In a world where our children are fed on a steady diet of happily ever after fairy stories peopled with Prince Charmings and Snow White Beauties, photographer Dina Goldstein’s is a lone voice of dissension. Her photographs are meant to reveal some of the less than perfect realities of life to children and to teach them that life doesn’t always turn out the way we want it to.
Turing fairy stories on their head
Characters such as Barbie doll the modern ideal of beauty and fairy story characters such as Snow White, Rapunzel, Red Riding Hood and Beauty (from Beauty and the Beast) are shown in very uncharacteristic ways. This is meant to mirror life as it really is, along with its imperfections, rather than as an unreal, plastic world of make believe that children are routinely fed with.
So Rapunzel has lost her lustrous locks to cancer, and Snow White is now stuck with four kids and an out of work husband who is a no-good sloth. The beautiful Barbie walks in on her beloved Ken to get the shock of her life when she finds him in bed with another male doll. And as for Red Riding Hood, carrying unhealthy snacks back and forth has led her to be a fast food junkie and an obese one at that!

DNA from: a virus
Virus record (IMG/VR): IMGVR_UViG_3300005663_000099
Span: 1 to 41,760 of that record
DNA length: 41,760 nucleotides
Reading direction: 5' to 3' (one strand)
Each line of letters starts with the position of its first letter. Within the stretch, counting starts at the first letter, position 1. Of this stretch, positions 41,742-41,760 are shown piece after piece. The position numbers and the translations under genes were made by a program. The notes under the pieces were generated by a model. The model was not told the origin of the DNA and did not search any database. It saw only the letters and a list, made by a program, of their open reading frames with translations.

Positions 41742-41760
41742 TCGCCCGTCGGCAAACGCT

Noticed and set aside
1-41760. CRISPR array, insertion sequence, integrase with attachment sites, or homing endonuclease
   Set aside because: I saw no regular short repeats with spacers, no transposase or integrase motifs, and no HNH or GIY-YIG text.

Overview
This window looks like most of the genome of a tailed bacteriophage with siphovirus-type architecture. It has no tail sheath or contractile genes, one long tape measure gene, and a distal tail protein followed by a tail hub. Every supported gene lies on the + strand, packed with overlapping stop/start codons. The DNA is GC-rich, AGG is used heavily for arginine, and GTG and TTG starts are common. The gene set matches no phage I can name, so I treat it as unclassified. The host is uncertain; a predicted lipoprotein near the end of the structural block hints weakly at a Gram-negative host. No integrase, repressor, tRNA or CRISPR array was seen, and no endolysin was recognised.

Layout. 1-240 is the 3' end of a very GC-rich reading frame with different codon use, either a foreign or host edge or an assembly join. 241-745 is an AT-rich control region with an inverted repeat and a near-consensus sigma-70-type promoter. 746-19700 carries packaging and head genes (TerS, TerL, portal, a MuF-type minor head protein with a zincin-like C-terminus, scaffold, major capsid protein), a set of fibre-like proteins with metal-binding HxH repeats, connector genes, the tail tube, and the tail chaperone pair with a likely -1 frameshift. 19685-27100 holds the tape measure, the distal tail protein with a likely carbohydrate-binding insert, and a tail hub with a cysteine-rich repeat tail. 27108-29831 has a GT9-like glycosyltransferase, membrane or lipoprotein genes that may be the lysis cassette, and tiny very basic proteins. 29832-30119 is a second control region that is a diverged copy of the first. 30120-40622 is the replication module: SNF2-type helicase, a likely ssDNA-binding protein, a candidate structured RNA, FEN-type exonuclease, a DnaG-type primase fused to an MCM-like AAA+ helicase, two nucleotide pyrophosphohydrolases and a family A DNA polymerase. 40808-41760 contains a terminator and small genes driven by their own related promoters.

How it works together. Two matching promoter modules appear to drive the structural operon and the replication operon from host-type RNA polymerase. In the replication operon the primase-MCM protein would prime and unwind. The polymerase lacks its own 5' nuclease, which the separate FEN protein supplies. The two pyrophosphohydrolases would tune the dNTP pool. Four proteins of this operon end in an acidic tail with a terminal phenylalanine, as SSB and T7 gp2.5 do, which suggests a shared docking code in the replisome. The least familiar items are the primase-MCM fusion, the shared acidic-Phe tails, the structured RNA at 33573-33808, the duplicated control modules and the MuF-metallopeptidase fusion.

Goldstein wants to draw attention away from the saccharine sweet world of happily ever afters to life’s realities and complexities. When her daughter was just 3 she found her being sucked into the world of make believe, beautiful princesses and idealized perfection.
At the same time her mother was diagnosed with breast cancer and she was struck by the sharp contrast between the worlds of make believe and the real one, which is what led her to create a hairless Rapunzel. She wanted to get across the message that beauty is not tantamount to happiness and that life doesn’t always give us what we wish for.
Do kids need to be shown life’s bald reality?
While it is a valid view that children don’t always need to live some perfect world where everyone is beautiful and happy, do they need to be exposed to quite so grim a reality?
Shouldn’t children be protected from the grim realities of life, shouldn’t they be permitted their fantasy worlds – at least for a while? Some experts also believe that exposing a child to negativity at an early age could leave a negative impact.
photo credit: (www.fanpop.com)